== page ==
For a good while I’ve wanted hens. Actually I want to live on the edge of woods that we own and have a 5 bedroomed house with a small holding and be completely off-grid and self-sufficient but, you know…hens is a step towards that!
I’ve asked Paul loads of times and he kept saying no…then I asked on Freegle to see if anyone had a hen house going begging and a lovely man got back to me to say, yes he had got a hen house, he’d bought it to house bunnies but it was unsuitable so it was pretty new and just waiting for me to pick it up!! Of course this whipped up a whole new campaign to convince Paul of the educational value of hen-keeping. Eventually he said yes and I paid a man and a van company £20 to go and collect it from Haslingden for me.
Meanwhile I found ‘Lucky Hen Rescue‘ in Wigan and contacted them to ask if we could re-home some of their ex-battery hens. Alison said yes and then we had to start in earnest with the building of the house and penning off an area of garden in time for yesterday’s pick-up.
The first thing we had to do was remove the slide from the embankment (more on this later, we’re moving it to the other side but it needs concreting in) and we had to move the plants that were in the bottom, shady part of the garden. I picked this bit of garden for the hens because it is quite boggy and the grass doesn’t grow there anyway and I felt that with lots of wood chippings down on the ground it would be a perfect area for them to scratch and roam about. I also moved the blackboard over to the other side (more on this later) so that the children wouldn’t have to stand in the hen’s pen to use it…and I didn’t want the hens eating bits of left over chalk!
Then Carl our wonderful gardener helped me re-build the hen house and put up a chicken wire fence to pen them in so that they can be contained. We’ve been able to offer the chicken just less than 5m square which is the minimum really…Alison at Lucky Hens said we needed aprox 1m square per hen.
He concreted the posts in and then we stapled the chicken wire to the fence posts.
The enclosure goes a little more to the left than shown in this picture. Being able to use patio doors is overrated!
This is the bit infront of the doors. I’ve put the feeder there and they are quite happy
Carl is going to make me a new gate so I can get in, at the moment I have to climb over but it isn’t a problem. As they get a bit more confident though, they will probably escape over the existing door so it will have to be done sooner rather than later. It isn’t a problem from the point of view of their safety, it will just mean they are in the kids’ bit of garden, so not ideal.
Leon came with me to get the chickens and Alison sells all the things needed, I picked up hay and chippings for the ground and I also bought some identification rings for their ankles on her advice. The chickens do look very similar and this makes it easy to identify them. We are already starting to see their personalities coming through though:
The one with the blue ring is Mako. She is a little bit pecky and scared at the moment so we have to keep our eye on her. She is Imogen’s hen. She flew up into Elizabeth’s face and scratched her accidentally. I had told the children not to go in the coop but Elizabeth didn’t listen. She likes small spaces and I think she wanted to get in with them. She doesn’t always think beyond her immediate impulse to do something so we had to have a chat about how the chickens might’ve felt threatened when she went in the coop so soon after them arriving. It’s a shame!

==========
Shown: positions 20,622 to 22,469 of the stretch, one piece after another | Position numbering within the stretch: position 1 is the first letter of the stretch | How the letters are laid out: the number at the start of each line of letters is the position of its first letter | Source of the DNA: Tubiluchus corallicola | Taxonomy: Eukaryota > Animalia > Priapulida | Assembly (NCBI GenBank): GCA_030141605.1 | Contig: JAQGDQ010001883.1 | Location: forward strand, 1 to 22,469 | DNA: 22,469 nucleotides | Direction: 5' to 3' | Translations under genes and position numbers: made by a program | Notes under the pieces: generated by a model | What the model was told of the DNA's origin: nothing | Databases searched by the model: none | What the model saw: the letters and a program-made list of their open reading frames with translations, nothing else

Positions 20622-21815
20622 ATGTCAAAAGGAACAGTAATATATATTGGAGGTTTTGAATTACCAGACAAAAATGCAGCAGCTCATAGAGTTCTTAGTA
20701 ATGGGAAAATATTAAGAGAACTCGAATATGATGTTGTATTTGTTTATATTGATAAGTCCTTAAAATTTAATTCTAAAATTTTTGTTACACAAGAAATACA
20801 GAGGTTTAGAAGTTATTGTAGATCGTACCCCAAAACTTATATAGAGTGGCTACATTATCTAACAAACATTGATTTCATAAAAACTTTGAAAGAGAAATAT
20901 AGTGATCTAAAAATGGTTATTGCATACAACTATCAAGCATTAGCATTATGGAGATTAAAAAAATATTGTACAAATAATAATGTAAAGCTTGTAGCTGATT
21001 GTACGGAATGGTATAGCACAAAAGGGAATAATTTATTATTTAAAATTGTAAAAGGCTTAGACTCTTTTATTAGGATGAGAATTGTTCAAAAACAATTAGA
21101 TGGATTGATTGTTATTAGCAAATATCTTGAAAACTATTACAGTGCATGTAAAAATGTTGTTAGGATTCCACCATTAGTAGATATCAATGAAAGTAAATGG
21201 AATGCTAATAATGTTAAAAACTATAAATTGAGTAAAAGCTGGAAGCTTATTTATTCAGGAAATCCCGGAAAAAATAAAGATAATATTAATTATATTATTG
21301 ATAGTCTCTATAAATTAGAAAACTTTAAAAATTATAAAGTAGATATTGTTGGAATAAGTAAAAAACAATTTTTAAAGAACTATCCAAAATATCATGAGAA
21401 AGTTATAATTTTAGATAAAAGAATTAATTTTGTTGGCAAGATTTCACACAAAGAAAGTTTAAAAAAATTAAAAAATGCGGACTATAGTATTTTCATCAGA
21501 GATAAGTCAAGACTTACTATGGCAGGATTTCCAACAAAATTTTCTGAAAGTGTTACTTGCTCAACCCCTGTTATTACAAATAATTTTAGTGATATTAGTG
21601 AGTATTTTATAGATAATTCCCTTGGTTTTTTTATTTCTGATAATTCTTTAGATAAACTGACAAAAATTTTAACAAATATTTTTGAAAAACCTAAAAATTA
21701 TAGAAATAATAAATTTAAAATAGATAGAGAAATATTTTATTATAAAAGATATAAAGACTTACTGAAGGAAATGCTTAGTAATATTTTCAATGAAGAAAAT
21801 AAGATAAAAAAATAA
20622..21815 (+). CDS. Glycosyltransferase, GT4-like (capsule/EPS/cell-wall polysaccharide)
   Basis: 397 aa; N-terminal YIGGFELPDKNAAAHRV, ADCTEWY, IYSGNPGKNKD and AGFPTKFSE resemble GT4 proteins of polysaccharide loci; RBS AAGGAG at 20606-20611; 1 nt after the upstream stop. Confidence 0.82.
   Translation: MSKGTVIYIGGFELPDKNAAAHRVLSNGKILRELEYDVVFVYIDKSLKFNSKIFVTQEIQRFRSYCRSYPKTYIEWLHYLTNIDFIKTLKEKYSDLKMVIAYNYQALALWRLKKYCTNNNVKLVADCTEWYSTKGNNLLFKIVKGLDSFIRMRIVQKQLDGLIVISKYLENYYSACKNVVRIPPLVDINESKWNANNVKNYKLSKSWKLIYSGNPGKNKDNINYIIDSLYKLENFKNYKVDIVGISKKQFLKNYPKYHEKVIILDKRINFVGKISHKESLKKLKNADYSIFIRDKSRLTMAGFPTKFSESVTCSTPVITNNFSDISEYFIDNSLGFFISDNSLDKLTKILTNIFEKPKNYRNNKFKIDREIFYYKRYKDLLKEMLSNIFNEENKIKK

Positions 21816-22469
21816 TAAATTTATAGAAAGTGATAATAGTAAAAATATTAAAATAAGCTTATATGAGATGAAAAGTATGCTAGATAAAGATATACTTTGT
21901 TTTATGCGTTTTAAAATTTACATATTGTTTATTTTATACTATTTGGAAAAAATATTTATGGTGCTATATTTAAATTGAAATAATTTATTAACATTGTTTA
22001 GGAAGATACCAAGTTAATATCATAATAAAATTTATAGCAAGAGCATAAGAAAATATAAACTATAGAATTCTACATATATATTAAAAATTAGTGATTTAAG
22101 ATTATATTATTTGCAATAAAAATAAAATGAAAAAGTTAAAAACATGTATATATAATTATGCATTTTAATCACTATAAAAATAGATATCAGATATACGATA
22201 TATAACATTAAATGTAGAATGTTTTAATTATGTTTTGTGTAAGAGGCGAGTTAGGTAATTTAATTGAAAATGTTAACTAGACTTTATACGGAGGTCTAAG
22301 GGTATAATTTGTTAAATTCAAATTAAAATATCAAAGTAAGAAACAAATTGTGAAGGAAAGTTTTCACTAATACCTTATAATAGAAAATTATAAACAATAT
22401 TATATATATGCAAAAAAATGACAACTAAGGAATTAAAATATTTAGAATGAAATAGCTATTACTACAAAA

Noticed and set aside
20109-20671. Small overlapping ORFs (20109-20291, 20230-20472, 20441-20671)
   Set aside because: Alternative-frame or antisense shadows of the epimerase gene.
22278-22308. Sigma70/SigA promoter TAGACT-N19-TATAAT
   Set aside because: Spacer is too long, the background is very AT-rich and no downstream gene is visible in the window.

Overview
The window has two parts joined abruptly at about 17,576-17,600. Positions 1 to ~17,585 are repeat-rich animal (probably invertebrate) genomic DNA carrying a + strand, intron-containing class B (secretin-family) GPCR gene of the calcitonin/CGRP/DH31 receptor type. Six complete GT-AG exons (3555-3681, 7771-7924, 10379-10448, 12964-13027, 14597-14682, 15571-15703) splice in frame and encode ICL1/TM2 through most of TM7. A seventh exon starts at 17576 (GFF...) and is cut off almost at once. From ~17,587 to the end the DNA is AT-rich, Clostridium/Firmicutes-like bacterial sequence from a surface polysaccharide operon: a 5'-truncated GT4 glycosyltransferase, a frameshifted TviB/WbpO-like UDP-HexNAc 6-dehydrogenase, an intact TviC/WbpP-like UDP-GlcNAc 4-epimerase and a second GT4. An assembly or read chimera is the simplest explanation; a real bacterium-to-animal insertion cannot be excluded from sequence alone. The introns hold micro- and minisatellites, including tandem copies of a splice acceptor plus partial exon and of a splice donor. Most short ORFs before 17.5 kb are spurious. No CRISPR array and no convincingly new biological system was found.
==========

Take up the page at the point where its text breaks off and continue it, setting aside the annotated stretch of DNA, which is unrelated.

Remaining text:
The one with the dark green ring has been adopted by the neighbour’s kids (but still lives here obviously) She is called Flappy and was the first to lay. She is quite flappy!!
The one with the orange ring is Clucky. She belongs to Elizabeth. She was the second one to lay and is quite vocal!
Miss yellow-ring belongs to Leon and he has yet to name his but she has quickly asserted herself as ‘Mother-hen’ and is the leader of the flock. She literally hen-pecks the others by gently pecking their beaks.
The one with the light green ring is Oona’s hen and we are waiting to see what she might call it. ‘Dat!’ at the moment! (She points and shouts ‘that’ at things she likes or wants!)
It was lovely, when we got home my three children and six of the neighbours’ children surrounded the car and they all helped take the heavy bin-bags full of chippings into the garden and tipped them into the pen. We then raked them into all the corners and put hay into the bedroom area of the coop. We filled up the food dispenser with food and drink (mash, grit and pellets) and then we gently got the chickens out of their boxes and put on their little ankle bracelets. After the chickens were settled Paul brought Oona out. She was utterly delighted with them and even Paul grudgingly said they were ‘alright’.
At the moment they won’t let me catch them or pick them up but I am hoping they will become much more tame over the next few days. I was a bit panicked last night because after I’d spent ten minutes with the kids in the rain rounding them up to put them to bed, I couldn’t get them to go into the bedroom area of the coop, I had to lock them in the coop and wait until dusk (about 9.30) and then I went back out in the rain to make sure they’d gone inside. Four had gone in but Oona’s little quiet hen remained all alone on the ground underneath. I gently picked her up and put her in with the others. As I opened the lid to put her in there was a gorgeous smell of hay and chickens. They all started cooing and clucking like little old ladies and I realised I am already a little bit in love with these creatures.